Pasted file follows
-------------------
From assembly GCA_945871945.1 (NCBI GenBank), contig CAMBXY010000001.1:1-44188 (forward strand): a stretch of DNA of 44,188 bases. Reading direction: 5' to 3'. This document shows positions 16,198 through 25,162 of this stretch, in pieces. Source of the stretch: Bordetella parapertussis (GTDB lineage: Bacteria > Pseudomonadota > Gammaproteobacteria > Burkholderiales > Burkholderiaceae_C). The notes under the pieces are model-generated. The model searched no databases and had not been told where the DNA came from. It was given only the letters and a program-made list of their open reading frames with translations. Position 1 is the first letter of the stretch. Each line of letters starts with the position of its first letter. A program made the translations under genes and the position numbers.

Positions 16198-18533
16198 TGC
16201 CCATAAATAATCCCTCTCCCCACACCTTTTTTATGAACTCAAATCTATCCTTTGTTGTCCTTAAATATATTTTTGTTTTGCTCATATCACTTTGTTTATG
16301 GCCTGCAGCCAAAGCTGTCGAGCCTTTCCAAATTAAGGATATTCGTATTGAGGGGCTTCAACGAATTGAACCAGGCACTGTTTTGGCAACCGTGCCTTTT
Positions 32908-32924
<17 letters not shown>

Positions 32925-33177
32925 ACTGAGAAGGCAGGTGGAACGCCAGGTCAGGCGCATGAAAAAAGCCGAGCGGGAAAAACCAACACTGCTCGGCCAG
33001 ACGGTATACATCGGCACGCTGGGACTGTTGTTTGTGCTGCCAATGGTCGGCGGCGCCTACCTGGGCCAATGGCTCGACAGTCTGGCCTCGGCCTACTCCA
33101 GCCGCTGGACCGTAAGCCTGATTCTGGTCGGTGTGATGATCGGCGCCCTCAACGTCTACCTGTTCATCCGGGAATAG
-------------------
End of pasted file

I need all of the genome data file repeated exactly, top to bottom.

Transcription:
From assembly GCA_945871945.1 (NCBI GenBank), contig CAMBXY010000001.1:1-44188 (forward strand): a stretch of DNA of 44,188 bases. Reading direction: 5' to 3'. This document shows positions 16,198 through 25,162 of this stretch, in pieces. Source of the stretch: Bordetella parapertussis (GTDB lineage: Bacteria > Pseudomonadota > Gammaproteobacteria > Burkholderiales > Burkholderiaceae_C). The notes under the pieces are model-generated. The model searched no databases and had not been told where the DNA came from. It was given only the letters and a program-made list of their open reading frames with translations. Position 1 is the first letter of the stretch. Each line of letters starts with the position of its first letter. A program made the translations under genes and the position numbers.

Positions 16198-18533
16198 TGC
16201 CCATAAATAATCCCTCTCCCCACACCTTTTTTATGAACTCAAATCTATCCTTTGTTGTCCTTAAATATATTTTTGTTTTGCTCATATCACTTTGTTTATG
16301 GCCTGCAGCCAAAGCTGTCGAGCCTTTCCAAATTAAGGATATTCGTATTGAGGGGCTTCAACGAATTGAACCAGGCACTGTTTTGGCAACCGTGCCTTTT
Positions 32908-32924
<17 letters not shown>

Positions 32925-33177
32925 ACTGAGAAGGCAGGTGGAACGCCAGGTCAGGCGCATGAAAAAAGCCGAGCGGGAAAAACCAACACTGCTCGGCCAG
33001 ACGGTATACATCGGCACGCTGGGACTGTTGTTTGTGCTGCCAATGGTCGGCGGCGCCTACCTGGGCCAATGGCTCGACAGTCTGGCCTCGGCCTACTCCA
33101 GCCGCTGGACCGTAAGCCTGATTCTGGTCGGTGTGATGATCGGCGCCCTCAACGTCTACCTGTTCATCCGGGAATAG